At ISTE 2016 I had the pleasure of sitting on a panel, sponsored by Samsung Education, with other educators and industry experts, spending an hour talking about literacy in the age of technology. It was an engaging discussion that looked at how one district in Tennessee leveraged technology to improve reading in the middle grades and also how literacy instruction is being impacted by the use of technology. My role in the discussion was that of a former District Technology Leader and what I’ve seen when implementing district technology programs centered around literacy.
For me this discussion really hit home. As a Father of a 2 daughters I see on an almost daily basis how computers, tablets and apps are impacting their literacy skills. For my 7 yr old she uses her tablet to find books she wants to read and also is able to practice her skills through read aloud and other features in the books. For my 3 year old she is able to use her manipulatives and other apps to practice her letters and letter sounds. It’s truly incredible to watch both of them using the technology and its power to learn.
As I’ve reflected on this panel a lot there are some important themes to remember when it comes to literacy and technology that we need to remember.
We Are All Teachers Of Literacy-Something that gets lost on many teachers is that, in addition to our role as content experts, we are also teachers of literacy. In the lower grades this idea is more embraced because of the single teacher model. But as students progress through the middle grades and into High School the idea of every teacher being a literacy teacher gets lost.
Each content area has it’s own special language that kids need to understand. For example in my science classroom we had our -ologies, chemistry terms and others that I needed to make sure my students understood. In addition there was reading in the content area that is also important. So regardless if we teach World History or Advanced Calculus or Biology we are all teachers of literacy.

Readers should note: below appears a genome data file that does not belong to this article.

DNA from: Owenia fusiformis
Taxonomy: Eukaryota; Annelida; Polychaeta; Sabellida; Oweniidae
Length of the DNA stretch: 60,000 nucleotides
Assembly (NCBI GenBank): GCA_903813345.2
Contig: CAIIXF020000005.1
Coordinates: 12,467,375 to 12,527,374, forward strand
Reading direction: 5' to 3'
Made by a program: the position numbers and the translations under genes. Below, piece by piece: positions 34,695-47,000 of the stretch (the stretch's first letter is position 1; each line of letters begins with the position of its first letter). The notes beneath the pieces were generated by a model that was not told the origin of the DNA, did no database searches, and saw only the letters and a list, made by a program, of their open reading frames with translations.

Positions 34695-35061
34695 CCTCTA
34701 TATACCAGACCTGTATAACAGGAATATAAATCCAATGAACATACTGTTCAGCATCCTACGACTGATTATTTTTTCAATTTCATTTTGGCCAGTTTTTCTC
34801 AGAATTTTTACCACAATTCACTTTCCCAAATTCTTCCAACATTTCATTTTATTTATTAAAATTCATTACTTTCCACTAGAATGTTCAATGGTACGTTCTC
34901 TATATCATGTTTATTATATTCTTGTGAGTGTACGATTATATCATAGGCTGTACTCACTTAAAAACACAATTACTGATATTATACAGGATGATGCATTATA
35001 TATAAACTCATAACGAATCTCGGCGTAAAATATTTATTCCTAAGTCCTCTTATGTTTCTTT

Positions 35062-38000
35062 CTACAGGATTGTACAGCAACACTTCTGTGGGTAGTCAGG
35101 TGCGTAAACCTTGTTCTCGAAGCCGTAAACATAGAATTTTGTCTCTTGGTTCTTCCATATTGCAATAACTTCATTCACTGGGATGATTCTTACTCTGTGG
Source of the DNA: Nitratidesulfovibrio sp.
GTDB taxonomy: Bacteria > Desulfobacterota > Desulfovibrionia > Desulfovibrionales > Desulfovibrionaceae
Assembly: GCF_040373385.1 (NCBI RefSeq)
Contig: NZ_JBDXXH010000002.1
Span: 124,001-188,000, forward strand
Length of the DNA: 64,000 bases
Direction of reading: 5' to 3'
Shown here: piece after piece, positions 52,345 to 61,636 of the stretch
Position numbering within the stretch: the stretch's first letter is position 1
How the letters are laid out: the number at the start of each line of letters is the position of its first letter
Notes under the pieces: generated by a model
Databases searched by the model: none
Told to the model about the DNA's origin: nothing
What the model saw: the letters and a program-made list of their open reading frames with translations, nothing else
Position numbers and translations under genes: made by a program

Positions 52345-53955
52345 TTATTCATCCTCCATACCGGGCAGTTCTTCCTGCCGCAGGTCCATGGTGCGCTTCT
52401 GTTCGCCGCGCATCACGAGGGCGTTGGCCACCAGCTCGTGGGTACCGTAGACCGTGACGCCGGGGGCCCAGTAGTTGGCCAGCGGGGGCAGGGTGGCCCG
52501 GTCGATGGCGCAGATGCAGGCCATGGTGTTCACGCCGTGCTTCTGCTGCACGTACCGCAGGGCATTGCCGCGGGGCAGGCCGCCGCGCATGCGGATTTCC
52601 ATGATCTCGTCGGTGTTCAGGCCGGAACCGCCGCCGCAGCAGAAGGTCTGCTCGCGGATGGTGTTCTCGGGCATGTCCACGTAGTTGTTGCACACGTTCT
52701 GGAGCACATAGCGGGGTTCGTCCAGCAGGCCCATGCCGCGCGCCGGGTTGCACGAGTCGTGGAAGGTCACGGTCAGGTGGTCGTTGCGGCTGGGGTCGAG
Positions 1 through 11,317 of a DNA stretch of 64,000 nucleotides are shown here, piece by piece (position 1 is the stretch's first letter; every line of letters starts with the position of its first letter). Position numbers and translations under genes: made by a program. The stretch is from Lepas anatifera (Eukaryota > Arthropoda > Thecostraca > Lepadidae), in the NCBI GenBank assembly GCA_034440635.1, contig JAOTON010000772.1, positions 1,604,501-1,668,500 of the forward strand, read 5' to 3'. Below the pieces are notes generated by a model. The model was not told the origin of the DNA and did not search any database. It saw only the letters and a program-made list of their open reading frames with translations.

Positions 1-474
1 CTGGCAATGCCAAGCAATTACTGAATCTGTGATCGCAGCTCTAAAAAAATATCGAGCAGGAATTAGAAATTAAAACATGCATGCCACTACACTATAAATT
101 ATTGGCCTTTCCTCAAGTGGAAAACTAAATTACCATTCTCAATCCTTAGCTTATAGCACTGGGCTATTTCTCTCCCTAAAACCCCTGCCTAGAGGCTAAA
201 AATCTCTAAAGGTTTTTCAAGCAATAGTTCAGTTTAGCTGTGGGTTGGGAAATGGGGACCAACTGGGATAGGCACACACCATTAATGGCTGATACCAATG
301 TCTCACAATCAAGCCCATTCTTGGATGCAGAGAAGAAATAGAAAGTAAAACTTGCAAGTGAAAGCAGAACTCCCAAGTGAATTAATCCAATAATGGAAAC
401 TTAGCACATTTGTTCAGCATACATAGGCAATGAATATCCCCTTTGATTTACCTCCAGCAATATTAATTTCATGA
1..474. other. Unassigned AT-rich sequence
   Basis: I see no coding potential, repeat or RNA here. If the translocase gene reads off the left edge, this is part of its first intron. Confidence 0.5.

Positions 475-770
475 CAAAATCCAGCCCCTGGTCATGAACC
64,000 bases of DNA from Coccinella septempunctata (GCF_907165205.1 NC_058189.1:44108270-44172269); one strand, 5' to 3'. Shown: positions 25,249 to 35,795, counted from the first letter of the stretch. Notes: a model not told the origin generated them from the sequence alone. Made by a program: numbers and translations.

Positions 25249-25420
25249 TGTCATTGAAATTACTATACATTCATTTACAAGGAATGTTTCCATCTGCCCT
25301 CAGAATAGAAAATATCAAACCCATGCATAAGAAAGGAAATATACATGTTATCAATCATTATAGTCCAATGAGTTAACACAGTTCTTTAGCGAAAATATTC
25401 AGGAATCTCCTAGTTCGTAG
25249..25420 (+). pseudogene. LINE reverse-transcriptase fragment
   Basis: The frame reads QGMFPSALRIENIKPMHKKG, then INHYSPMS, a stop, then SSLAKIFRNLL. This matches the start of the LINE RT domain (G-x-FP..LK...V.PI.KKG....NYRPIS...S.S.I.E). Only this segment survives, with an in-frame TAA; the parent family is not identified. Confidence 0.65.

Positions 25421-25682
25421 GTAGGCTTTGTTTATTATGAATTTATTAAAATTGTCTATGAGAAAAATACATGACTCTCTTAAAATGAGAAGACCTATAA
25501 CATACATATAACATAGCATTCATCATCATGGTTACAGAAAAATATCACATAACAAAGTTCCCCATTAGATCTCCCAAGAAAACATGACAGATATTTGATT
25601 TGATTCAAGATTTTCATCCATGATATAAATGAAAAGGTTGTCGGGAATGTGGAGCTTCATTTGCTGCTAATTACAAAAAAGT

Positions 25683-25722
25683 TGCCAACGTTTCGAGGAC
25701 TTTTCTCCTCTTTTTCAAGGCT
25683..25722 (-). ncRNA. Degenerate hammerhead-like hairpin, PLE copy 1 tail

Be A Skeptic When It Comes To Technology And Literacy-As we talked about in our panel there is a lot of technology out there that can be used to improve literacy with students. Look at my girls. They, like many other kids are using it. But we have to be careful. In my time as a District Technology Leader I saw plenty of schools waste many dollars on software that promised to improve how kids read or recalled what they read when really the technology was a babysitter.
We’ve probably all heard of someone looking for the “next big thing” when it comes to technology and literacy. We need to be careful and we need to be skeptical. Ask yourself, is what the technology trying to do really going to improve how kids read and comprehend what they read? Or will the technology just get in the way? Don’t just use technology to help kids read because it’s new or flashy. Focus on the technology that can actually help them improve.
Literacy Is More Than Just Reading-Another important theme from our panel discussion was, that while the literacy skills of reading, decoding and comprehension are all important, literacy is more than that. We’ve entered an age where the definition of what actually makes a person literate is shifting and evolving. The introduction of technology into learning is changing the ways that students communicate information. These “technoliteracy” skills that students need employ to communicate, no matter the technology. Blogging. Vlogging. Podcasting. Snapchating. As long as students have this comprehensive set of literacy skills it won’t matter the technology or app they use. They will be able to communicate their learning most effectively.
In this age of anytime access to technology and information kids need the other literacy skills too. Those of content curation, information evaluation, and the use of various, appropriate technologies to communicate information. For example my good friend Shaelynn Farnsworth teaches how students can use something simple like infographics to improve specific literacy skills and to convey a tremendous amount of information in an engaging way. In order to make literacy more whole we have to look beyond just the skills of reading and look at literacy as multimodal, especially in this age of technology.
So perhaps it’s the definition of literacy that needs updating or maybe it’s just our perception of it that needs changing. Either way we have to look at literacy differently. Literacy is an entire set of skills that enable all of us to engage with information differently. Literacy today is taking on a whole new meaning and many years from now it will mean something entirely different. Therefore, we have to look at literacy through a new lens and expand on our definition of what makes kids and all of us literate and examine how technology supports our ability to do so.